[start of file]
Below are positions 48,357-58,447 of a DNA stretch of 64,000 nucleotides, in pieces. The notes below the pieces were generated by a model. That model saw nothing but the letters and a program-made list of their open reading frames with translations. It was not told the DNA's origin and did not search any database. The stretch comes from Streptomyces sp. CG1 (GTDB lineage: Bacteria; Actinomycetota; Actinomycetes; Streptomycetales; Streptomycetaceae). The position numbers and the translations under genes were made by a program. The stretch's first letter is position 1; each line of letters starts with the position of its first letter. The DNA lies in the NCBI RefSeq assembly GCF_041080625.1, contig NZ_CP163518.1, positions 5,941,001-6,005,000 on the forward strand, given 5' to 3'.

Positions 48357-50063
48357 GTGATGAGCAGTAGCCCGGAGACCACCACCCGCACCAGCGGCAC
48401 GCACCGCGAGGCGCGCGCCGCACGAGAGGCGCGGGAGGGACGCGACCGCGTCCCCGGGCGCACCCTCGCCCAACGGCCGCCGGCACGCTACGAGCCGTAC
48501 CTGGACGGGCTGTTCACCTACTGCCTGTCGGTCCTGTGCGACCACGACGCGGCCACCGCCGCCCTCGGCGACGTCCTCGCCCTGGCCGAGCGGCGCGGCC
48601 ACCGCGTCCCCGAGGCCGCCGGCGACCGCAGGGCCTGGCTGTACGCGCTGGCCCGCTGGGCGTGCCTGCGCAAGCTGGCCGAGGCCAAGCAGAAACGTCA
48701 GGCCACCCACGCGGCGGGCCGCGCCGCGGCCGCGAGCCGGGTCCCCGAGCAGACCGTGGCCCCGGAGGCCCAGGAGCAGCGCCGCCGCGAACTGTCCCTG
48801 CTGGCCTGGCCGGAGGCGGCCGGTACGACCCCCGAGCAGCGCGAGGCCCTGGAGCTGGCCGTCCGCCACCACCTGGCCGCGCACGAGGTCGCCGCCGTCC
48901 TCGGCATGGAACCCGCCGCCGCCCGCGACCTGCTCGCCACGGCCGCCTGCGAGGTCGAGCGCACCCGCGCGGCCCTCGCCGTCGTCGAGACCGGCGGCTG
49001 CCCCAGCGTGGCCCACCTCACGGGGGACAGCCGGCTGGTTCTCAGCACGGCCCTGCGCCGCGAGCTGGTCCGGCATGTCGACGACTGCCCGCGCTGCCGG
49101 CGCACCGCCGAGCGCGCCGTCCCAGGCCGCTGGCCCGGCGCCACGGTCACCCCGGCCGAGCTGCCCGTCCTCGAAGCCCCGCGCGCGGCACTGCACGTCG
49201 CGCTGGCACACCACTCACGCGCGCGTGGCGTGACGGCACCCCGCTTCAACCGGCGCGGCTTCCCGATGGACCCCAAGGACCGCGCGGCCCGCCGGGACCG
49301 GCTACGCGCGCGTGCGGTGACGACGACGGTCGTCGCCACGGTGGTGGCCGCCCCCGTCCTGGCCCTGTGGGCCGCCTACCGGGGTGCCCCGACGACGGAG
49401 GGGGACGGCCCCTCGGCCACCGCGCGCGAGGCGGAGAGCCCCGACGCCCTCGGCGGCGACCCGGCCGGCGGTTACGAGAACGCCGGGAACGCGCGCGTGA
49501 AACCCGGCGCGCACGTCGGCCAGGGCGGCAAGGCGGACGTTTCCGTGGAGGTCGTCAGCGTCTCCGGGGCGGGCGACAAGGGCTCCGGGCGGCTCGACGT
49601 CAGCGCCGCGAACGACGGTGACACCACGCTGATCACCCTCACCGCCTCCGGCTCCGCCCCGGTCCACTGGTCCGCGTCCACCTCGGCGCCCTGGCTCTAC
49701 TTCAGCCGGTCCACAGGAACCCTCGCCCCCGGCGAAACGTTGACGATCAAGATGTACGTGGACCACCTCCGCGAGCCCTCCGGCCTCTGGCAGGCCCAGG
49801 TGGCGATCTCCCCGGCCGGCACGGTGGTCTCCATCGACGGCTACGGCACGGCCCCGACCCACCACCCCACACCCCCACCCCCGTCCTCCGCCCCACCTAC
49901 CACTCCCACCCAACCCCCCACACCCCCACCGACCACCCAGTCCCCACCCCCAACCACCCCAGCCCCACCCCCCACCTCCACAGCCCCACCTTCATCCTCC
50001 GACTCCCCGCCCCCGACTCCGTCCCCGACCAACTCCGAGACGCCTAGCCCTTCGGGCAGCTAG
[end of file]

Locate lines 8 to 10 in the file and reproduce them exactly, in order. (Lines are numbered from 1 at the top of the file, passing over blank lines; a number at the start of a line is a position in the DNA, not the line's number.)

48801 CTGGCCTGGCCGGAGGCGGCCGGTACGACCCCCGAGCAGCGCGAGGCCCTGGAGCTGGCCGTCCGCCACCACCTGGCCGCGCACGAGGTCGCCGCCGTCC
48901 TCGGCATGGAACCCGCCGCCGCCCGCGACCTGCTCGCCACGGCCGCCTGCGAGGTCGAGCGCACCCGCGCGGCCCTCGCCGTCGTCGAGACCGGCGGCTG
49001 CCCCAGCGTGGCCCACCTCACGGGGGACAGCCGGCTGGTTCTCAGCACGGCCCTGCGCCGCGAGCTGGTCCGGCATGTCGACGACTGCCCGCGCTGCCGG